Take the 2-minute tour ×
Stack Overflow is a question and answer site for professional and enthusiast programmers. It's 100% free, no registration required.

Is this code valid?

int foo()
{
    std::vector<std::string>& v = std::vector<std::string>(5, "X");

    // Do something silly...

    return 42;
}

For some reason I thought that the temporary std::vector object (right from the assignment sign) should be destructed right after it's construction (thus rendering the reference invalid).

However, debugging proves that I'm wrong and, well, I realized that I don't quite understand why does the temporary variable is destructed when the function returns.


I guess I have a strong misunderstanding of something fundamental, so please enlighten me :)

share|improve this question
    
When you say "debugging proves that I'm wrong", what exactly do you mean? –  Oli Charlesworth May 10 '12 at 18:34

3 Answers 3

up vote 8 down vote accepted

The code you've shown is illegal – temporaries can only bind to rvalue references or const lvalue references.

VC++ happens to allow it as an extension (and gives a level 4 warning saying so).

share|improve this answer
1  
gcc complains nicely about this: error: invalid initialization of non-const reference of type 'std::vector<std::basic_string<char, std::char_traits<char>, std::allocator<char> >, std::allocator<std::basic_string<char, std::char_traits<char>, std::allocator<char> > > >&' from a temporary of type 'std::vector<std::basic_string<char, std::char_traits<char>, std::allocator<char> >, std::allocator<std::basic_string<char, std::char_traits<char>, std::allocator<char> > > > –  Scottymac May 10 '12 at 18:37
    
Thank you, didn't know about that extension (and, well, should've tried gcc). –  Yippie-Ki-Yay May 10 '12 at 18:40
2  
@Yippie-Kai-Yay : Then you should be building with level 4 warnings enabled. ;-] –  ildjarn May 10 '12 at 18:41
6  
Note that if it would have been a const reference, it is legal. For a const reference, the life time of the temporary is extended to the life time of the const reference, which happens to be the end of the function. –  Sjoerd May 10 '12 at 18:44
4  
@Yippie-Kai-Yay : In this case, yes, exactly – VC++'s own frameworks (MFC/ATL) abuse this extension. Note that the C++ standard specifically allows language extensions that enable otherwise ill-formed code to compile, as long as the compiler issues a diagnostic (warning in this case). You just didn't see the diagnostic because the default warning level is 3. :-] –  ildjarn May 10 '12 at 18:45

The normal lifetime of a temporary is until the end of the full expression in which it is created; it's not necessarily destructed immediately on use. If the temporary is used to initialize a reference, it's lifetime is extended to match that of the reference (with the notable exception of a temporary created in the initializer list of a constructor).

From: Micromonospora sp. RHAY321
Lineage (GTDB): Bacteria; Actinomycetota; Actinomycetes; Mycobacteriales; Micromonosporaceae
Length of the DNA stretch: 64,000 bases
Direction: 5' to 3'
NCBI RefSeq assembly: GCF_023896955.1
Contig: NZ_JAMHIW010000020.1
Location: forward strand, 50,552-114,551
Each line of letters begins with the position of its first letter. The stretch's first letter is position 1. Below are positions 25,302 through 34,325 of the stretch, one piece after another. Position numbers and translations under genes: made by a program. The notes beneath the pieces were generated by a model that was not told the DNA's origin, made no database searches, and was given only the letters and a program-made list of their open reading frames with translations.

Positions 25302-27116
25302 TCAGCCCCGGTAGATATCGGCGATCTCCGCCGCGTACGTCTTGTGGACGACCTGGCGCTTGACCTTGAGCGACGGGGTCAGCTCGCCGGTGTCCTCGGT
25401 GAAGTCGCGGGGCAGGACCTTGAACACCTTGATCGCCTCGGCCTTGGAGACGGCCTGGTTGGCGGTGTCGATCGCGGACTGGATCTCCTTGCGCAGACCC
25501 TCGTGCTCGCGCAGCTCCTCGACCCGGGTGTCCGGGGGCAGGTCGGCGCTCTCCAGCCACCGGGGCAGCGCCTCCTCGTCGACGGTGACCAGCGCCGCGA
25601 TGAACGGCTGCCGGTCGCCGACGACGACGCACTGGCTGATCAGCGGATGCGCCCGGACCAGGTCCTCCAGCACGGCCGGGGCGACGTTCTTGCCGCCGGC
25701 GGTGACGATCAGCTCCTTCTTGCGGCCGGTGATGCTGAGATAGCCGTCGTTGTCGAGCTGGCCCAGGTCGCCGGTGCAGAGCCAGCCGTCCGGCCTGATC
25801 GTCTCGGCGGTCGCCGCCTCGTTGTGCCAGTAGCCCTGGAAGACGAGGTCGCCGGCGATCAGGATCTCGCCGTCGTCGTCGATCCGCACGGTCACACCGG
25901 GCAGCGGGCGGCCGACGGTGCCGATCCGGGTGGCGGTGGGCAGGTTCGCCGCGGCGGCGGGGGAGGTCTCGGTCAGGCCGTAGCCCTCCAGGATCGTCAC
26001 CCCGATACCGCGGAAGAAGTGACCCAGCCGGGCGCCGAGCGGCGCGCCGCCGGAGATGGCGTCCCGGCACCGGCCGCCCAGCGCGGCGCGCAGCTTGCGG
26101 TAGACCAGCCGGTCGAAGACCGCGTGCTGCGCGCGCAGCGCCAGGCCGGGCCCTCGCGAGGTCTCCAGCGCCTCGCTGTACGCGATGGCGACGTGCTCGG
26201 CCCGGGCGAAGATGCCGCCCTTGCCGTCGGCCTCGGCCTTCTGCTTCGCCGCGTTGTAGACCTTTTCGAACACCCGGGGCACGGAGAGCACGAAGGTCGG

Of course, your code is illegal; if the reference is to a non-const, it can only be initialized with some sort of an lvalue. But if it were legal (and at least one compiler accepts it), the lifetime should be extended to match that of the reference.

share|improve this answer

You have a reference to a deallocated object. It works by 'sheer luck' (see The C++ Programming Language, section 10.4.10 Temporary Objects). You can't guarantee that it'll work in every compiler.

You can only be certain that the lifetime of the temporary is extended if it's bound to a const reference.

share|improve this answer
2  
It's not sheer luck in this case, it's a language extension provided by the compiler the OP is using. –  ildjarn May 10 '12 at 18:44
    
@ildjarn I'm just quoting Stroustrup tongue-in-cheek. The point is that it's non-portable / illegal / unreliable or whatever you want to call it. –  frozenkoi May 10 '12 at 18:49
3  
It's not portable, agreed, but it's also not illegal; the C++ standard (§1.4/8) specifically allows language extensions as long as the extension does not affect the behavior of well-formed code, and the compiler issues a diagnostic (warnings count). –  ildjarn May 10 '12 at 18:51
    
@ildjarn I see. ty –  frozenkoi May 10 '12 at 18:53
    
Note that when the standard discusses the lifetime of temporaries, it speaks of extending the lifetime of temporaries bound to a reference. It doesn't say anything about const or not there. So logically, if the compiler accepts the initialization of a non-const reference with a temporary, it will also extend the lifetime of the temporary. –  James Kanze May 10 '12 at 18:58

Your Answer

 
discard

By posting your answer, you agree to the privacy policy and terms of service.

Not the answer you're looking for? Browse other questions tagged or ask your own question.